Thirty years ago we really didn’t have to worry all that much about exercise. Yes, we knew it was important but for most of us, maintaining a healthy weight was, well, a piece of cake. Pun aside it was so much easier to live a healthier lifestyle both at home and at work. Today, however, it’s a completely different story. Not only are our lifestyles impacting us outside of office hours but our desks and cubicles have now become key culprits to poor health. Here’s why.
1. We’re Burning Fewer Calories
I bet twenty bucks that it’s been at least 10 years or more since you’ve opened your garage door by hand. And I also have a feeling that you have electric windows in your car. My intuition is also telling me that you’ve probably downloaded a song, movie or book on your computer or Smart TV recently (when was the last time you walked around a library?). Technology has stolen many activities of daily living from us. Don’t get me wrong, I love my iPhone and wouldn’t trade it in to use the pay phone again, but walking to and from the payphone burned a few extra calories and now I just have to make sure I find other ways to burn those calories otherwise my waistline is doomed. We have it a lot easier now which means we don’t have to move as much and that’s not good for any of us. Do you exercise before or after work or perhaps on your lunch hour? If not it ‘s time to make that happen.
2. Portion Distortion
The average slice of pizza has and additional 100 calories than it did 20 years ago. Bagels and muffins have almost doubled in size and for a measly .50 cents, we can nearly double the calories at our favorite fast food joint. You know the expression, “our eyes are bigger than our stomach?” Well, I’m not sure about that anymore, our stomachs are expanding and catching up. It’s time to cut back on our portion sizes and aim for the portions of yesteryear. Eat less, stop eating out of the office’s vending machines, snack healthier and watch your waist shrink.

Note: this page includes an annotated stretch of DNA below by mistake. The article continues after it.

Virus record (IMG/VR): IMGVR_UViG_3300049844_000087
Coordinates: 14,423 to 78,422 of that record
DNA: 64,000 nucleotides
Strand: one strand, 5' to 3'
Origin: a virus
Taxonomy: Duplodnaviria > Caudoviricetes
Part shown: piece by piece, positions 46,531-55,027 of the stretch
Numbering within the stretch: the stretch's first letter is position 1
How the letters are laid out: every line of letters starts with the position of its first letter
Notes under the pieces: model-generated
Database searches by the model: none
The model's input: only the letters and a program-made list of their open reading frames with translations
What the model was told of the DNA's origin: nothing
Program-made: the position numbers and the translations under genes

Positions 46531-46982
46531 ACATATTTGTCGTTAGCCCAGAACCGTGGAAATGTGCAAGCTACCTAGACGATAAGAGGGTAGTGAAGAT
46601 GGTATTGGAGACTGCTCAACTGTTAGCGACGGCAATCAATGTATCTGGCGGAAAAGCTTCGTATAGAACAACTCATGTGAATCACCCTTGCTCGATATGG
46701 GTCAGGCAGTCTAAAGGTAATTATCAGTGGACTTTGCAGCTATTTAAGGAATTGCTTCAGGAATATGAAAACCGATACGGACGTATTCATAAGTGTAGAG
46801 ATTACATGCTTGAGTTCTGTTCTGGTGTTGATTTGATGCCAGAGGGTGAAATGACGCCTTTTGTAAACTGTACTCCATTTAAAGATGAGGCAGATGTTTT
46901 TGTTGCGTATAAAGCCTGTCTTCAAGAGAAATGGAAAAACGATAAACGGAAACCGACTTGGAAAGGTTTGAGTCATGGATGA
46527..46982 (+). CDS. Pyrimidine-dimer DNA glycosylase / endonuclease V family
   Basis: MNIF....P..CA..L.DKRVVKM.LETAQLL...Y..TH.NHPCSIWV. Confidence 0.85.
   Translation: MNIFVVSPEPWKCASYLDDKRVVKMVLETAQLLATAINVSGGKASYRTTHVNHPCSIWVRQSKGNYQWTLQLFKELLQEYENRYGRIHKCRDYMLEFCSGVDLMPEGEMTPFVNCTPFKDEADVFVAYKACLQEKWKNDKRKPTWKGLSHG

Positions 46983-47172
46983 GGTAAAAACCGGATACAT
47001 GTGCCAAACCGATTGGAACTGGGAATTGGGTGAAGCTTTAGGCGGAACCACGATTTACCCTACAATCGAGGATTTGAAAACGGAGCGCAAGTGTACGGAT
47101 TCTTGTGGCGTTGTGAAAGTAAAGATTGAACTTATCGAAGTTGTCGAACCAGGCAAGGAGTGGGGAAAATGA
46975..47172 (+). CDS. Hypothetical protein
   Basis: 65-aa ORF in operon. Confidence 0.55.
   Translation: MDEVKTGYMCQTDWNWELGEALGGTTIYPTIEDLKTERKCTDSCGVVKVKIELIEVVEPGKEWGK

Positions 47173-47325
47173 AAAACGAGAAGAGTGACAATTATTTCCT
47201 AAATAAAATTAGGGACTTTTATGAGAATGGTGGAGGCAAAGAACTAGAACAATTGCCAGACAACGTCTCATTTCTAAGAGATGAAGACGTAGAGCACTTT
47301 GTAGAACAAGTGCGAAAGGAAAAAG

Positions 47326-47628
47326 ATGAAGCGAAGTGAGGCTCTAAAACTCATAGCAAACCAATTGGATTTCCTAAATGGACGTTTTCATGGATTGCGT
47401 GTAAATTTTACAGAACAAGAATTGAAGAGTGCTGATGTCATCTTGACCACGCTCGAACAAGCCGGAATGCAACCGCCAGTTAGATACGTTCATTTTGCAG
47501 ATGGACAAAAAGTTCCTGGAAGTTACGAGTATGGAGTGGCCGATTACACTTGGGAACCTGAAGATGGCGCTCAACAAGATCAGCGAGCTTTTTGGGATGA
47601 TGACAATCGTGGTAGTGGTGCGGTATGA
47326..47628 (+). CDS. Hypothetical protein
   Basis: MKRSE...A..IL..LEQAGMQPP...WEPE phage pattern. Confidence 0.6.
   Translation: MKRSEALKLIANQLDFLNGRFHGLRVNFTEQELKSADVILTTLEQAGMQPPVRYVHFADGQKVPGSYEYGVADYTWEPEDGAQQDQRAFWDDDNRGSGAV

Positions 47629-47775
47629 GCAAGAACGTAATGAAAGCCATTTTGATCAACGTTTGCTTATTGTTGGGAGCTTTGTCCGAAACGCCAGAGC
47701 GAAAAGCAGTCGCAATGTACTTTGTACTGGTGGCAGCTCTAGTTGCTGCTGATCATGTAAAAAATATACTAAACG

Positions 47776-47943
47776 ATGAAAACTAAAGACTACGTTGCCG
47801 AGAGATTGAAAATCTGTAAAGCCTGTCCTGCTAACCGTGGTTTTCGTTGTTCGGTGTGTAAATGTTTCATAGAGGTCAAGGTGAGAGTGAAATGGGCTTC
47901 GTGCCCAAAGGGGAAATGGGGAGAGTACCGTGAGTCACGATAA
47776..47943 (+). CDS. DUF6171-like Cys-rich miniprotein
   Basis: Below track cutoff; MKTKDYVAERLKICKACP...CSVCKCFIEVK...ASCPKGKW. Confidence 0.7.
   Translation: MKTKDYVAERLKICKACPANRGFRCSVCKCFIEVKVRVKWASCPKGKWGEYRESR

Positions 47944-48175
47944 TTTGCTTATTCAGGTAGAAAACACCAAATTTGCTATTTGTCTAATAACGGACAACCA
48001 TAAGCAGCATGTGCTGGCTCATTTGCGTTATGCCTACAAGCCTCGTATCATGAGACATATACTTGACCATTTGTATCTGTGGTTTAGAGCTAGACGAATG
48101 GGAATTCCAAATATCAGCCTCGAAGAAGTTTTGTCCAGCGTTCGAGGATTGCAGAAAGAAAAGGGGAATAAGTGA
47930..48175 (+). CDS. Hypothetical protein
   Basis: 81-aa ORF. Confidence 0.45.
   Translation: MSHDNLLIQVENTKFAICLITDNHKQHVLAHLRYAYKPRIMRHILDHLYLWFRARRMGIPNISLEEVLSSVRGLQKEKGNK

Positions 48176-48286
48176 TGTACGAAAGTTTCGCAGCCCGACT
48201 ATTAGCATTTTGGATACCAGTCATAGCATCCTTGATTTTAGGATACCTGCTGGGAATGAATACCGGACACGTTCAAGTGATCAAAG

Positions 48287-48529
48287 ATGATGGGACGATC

3. Unbalanced Lifestyles
We work too much. I don’t know who decided that it’s a good idea to work 50-60 hours per week. We’re stressed out, tired and often don’t have enough energy to exercise. Make it a priority to work smarter, create more balance and consider your health part of your personal job description. You have one life to live, how do you want to live it?
4. Our Environment Needs to Change
In some regards, technology has changed too quickly for our own good. If you spend most of your time seated at a desk your life expectancy is lower than someone who doesn’t. Science now calls “sitting the new smoking.” It’s time to catch up and reverse this trend. If you sit at a desk you need to walk for at least 5-10 minutes at each break, stand up after every 45 minutes and exercise every day. It’s not a choice anymore. Working in the office of today is similar to driving around in cars without seatbelts and airbags; it’s just not safe. Talk to your boss about investing in a stand-up desk or close alternative.
5. Poor Culture, Poor Health
Yes, we know employees need to clock in and out for breaks. However being inflexible to the point that doesn’t allow your team to include some kind of physical activity is a detriment for everyone. Healthier employees are more productive, energetic and nicer to be around. Creating a supportive environment that makes health easy is key and demonstrates that you care.
It’s official; we don’t live in prehistoric times anymore. While technology has improved our lives in many ways it’s also responsible for making us sluggish and sedentary. In order to reverse this trend, it’s time to rethink the way to eat, live and work.
Julian J. Varela holds an M.S. degree in Exercise Science and Health Promotion and is a Certified Strength & Conditioning Specialist. Julian also holds an M.A. in Clinical Psychology, Marriage & Family Therapy and is a registered MFT intern with the Center for Human Understanding and Growth.
He can be contacted at email@example.com